Up first was Rabun, a former city and county manager with a master's degree in public administration from the University of Georgia.

He has more than 30 years of chief executive officer experience and most recently served as Lee County's manager, a position he has held since October 2013.

"I've been many years in these kinds of positions in cities and counties. I worked in other states, other regions of the country, and even some international work, and it's given me a lot of perspective, a lot of skill," he said. "I think that helps me bring something to the table. It allows me to be more effective for you."

Rabun also served as a consultant in the Middle East, Avondale Estates city manager, county administrator and management consultant in Oconee County, S.C., interim contract Milledgeville city manager and Griffin city manager.

"I'm results oriented. I always have been. I can make tough decisions. I can give you tough recommendations," he said. "I will lead. I will give you recommendations. I'll tell you what I think from a management perspective."

Bruce Georgia most recently served as Dahlonega's city manager from December 2013 to August 2014.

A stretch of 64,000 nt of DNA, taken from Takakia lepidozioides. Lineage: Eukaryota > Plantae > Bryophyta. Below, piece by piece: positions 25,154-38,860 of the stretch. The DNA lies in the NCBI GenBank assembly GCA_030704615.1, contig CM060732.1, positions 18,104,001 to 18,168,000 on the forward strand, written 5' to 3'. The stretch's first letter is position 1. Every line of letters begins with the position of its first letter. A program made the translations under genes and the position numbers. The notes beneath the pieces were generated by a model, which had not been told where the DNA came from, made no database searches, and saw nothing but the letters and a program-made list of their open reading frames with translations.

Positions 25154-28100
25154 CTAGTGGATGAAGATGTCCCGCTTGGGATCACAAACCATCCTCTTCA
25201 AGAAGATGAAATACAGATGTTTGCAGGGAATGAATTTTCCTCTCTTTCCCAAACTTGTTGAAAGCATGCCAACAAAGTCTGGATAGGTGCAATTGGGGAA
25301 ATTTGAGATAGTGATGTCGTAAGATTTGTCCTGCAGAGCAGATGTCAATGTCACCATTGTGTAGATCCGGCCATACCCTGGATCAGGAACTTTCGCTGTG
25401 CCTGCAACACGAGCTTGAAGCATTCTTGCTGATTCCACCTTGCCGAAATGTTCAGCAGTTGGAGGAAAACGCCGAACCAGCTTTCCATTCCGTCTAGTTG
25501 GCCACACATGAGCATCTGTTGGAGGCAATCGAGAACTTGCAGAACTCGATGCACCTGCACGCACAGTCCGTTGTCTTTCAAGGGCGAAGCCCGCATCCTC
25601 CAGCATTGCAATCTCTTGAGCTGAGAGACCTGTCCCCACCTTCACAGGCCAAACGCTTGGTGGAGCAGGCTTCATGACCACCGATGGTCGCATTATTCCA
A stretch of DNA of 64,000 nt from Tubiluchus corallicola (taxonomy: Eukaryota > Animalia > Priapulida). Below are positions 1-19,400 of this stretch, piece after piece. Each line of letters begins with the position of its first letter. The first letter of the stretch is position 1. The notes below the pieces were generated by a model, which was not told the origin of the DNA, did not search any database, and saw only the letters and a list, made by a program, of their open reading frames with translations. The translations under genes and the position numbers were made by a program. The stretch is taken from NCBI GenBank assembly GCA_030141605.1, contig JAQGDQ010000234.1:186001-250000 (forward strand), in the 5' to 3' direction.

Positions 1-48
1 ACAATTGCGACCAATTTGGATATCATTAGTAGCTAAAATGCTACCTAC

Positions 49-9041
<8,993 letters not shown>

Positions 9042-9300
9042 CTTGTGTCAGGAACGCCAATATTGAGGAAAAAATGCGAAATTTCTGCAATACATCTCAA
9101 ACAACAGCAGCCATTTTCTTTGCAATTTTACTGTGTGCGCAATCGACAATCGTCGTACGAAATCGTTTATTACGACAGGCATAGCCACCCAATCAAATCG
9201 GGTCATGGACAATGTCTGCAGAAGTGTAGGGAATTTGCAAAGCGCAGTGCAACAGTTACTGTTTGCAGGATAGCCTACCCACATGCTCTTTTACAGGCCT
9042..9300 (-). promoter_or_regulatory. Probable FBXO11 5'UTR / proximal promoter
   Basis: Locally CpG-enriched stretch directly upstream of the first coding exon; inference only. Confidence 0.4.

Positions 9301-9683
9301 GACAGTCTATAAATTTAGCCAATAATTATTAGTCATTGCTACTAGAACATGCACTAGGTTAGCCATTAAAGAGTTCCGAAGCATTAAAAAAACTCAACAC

A retired colonel in the U.S. Army, he holds a master's of science administration in national strategy from the Air Force War College.

Georgia introduced himself and explained what his goals would be for his first 90 days on the job.

"If appointed my priority in the first 90 days includes establishing trust and confidence...that to me is critical," he said. "I believe the person appointed to this position is fortunate to have an already assembled team on the ground, and I think they'll be in great hands.

"I think leadership is about people, about taking care of people...making sure they've got all the right tools to do the job, the right time to do the job, the right resources. I think it's about creating a culture where people want to come to work and be a part of something bigger than themselves."

Georgia currently lives in Dahlonega.